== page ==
Sovereignty and the Sacred challenges contemporary models of polity and economy through a two-step engagement with the history
of religions. Beginning with the recognition of the convergence in the history of European political theology between the
sacred and the sovereign as creating "states of exception"--that is, moments of rupture in the normative order that, by transcending
this order, are capable of re-founding or remaking it--Robert A. Yelle identifies our secular, capitalist system as an attempt
to exclude such moments by subordinating them to the calculability of laws and markets. The second step marshals evidence
from history and anthropology that helps us to recognize the contribution of such states of exception to ethical life, as
a means of release from the legal or economic order. Yelle draws on evidence from the Hebrew Bible to English deism, and from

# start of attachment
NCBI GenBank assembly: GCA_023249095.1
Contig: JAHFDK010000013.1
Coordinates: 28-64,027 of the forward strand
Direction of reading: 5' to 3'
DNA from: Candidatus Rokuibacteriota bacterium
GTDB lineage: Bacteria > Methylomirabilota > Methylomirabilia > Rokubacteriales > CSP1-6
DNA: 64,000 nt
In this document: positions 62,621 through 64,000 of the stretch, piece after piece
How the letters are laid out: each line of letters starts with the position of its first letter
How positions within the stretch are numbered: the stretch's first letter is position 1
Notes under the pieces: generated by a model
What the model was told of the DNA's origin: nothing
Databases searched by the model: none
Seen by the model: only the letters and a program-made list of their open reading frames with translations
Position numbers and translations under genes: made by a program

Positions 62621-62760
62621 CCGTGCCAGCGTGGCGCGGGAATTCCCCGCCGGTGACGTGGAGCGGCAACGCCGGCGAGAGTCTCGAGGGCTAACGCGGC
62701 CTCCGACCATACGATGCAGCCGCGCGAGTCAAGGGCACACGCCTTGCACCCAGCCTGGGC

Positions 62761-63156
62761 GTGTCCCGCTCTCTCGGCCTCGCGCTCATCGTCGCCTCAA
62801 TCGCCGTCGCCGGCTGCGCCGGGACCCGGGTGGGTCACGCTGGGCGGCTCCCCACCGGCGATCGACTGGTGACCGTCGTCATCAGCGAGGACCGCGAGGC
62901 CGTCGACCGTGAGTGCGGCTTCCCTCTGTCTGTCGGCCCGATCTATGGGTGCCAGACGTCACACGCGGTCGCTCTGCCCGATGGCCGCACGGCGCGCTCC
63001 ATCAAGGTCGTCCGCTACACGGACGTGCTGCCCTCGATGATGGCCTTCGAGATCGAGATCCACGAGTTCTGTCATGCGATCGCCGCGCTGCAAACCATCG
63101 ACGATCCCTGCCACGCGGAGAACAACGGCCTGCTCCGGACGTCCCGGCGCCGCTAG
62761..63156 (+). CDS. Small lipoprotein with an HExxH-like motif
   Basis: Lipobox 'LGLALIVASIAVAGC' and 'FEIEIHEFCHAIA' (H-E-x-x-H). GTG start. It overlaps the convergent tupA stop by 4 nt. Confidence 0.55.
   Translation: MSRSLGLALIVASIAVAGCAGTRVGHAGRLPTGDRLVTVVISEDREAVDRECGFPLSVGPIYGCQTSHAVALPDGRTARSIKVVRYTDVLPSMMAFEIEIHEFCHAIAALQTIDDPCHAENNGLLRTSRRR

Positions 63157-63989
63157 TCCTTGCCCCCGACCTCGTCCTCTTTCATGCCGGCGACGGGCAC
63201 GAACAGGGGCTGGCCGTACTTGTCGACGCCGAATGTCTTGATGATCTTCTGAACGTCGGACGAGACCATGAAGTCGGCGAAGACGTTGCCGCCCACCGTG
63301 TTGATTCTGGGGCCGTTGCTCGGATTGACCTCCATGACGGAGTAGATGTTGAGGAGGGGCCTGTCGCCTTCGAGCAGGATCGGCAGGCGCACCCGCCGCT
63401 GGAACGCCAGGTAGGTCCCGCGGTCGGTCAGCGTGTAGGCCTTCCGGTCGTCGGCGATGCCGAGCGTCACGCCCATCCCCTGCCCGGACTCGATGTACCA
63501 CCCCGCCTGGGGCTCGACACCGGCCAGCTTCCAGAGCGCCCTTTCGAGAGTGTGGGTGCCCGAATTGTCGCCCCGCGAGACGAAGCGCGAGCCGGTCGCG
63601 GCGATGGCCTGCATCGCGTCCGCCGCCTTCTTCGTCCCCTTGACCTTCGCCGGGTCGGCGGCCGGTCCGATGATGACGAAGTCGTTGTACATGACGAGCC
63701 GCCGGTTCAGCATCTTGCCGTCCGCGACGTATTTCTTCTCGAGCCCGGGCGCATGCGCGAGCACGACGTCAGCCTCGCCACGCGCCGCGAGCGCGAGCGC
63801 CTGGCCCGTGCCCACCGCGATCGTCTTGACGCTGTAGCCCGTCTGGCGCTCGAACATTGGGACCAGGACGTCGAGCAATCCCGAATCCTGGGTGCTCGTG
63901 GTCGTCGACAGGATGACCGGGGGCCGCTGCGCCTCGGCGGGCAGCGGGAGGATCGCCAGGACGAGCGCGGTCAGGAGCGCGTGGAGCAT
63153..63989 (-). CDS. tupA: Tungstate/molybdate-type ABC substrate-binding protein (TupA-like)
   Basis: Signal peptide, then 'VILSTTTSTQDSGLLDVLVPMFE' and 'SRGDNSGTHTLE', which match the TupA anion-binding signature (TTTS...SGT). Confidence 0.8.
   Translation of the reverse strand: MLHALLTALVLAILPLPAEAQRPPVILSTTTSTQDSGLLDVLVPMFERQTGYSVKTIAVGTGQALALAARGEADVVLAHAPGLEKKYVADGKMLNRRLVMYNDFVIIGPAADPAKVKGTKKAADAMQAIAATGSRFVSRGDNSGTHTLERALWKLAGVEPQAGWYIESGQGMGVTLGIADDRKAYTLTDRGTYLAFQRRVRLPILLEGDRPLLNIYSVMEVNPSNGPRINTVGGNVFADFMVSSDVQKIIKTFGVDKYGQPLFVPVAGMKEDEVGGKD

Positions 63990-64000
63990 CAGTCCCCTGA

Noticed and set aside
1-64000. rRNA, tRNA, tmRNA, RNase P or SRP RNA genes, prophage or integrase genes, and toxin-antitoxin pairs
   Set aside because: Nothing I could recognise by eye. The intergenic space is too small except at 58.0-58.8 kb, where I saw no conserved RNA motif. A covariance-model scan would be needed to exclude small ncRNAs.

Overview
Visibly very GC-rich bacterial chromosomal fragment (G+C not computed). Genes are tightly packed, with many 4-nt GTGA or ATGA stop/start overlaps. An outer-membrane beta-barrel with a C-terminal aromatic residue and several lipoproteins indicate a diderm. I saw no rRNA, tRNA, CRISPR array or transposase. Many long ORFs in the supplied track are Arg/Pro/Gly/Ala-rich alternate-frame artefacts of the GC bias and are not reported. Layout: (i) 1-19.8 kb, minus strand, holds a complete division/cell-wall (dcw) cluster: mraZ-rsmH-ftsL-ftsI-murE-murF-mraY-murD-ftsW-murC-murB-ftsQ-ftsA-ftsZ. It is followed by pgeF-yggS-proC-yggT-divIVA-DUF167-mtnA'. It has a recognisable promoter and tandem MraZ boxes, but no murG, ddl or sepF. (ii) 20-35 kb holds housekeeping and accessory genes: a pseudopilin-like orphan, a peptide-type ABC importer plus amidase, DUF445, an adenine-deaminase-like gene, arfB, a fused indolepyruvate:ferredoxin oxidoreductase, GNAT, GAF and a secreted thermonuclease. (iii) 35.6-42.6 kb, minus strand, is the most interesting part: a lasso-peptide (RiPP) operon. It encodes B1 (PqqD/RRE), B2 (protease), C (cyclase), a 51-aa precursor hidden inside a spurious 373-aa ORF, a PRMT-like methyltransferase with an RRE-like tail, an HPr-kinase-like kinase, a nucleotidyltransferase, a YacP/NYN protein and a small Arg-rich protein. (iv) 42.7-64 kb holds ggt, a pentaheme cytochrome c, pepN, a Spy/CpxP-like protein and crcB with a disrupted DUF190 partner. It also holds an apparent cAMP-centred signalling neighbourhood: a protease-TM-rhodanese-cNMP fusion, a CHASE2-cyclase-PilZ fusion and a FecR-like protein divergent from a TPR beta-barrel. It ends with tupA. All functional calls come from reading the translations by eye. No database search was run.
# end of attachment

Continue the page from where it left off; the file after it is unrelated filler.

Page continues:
the Aztecs to ancient India, to develop a theory of polity that finds a place and a purpose for those aspects of religion
that are often marginalized and dismissed as irrational by Enlightenment liberalism and utilitarianism.
this close analogy between two elemental domains of society, Sovereignty and the Sacred offers a new theory of religion while
suggesting alternative ways of organizing our political and economic life. By rethinking the transcendent foundations and
liberating potential of both religion and politics, Yelle points to more hopeful and ethical modes of collective life based
on egalitarianism and popular sovereignty. Deliberately countering the narrowness of currently dominant economic, political,
and legal theories, he demonstrates the potential of a revived history of religions to contribute to a rethinking of the foundations
of our political and social order.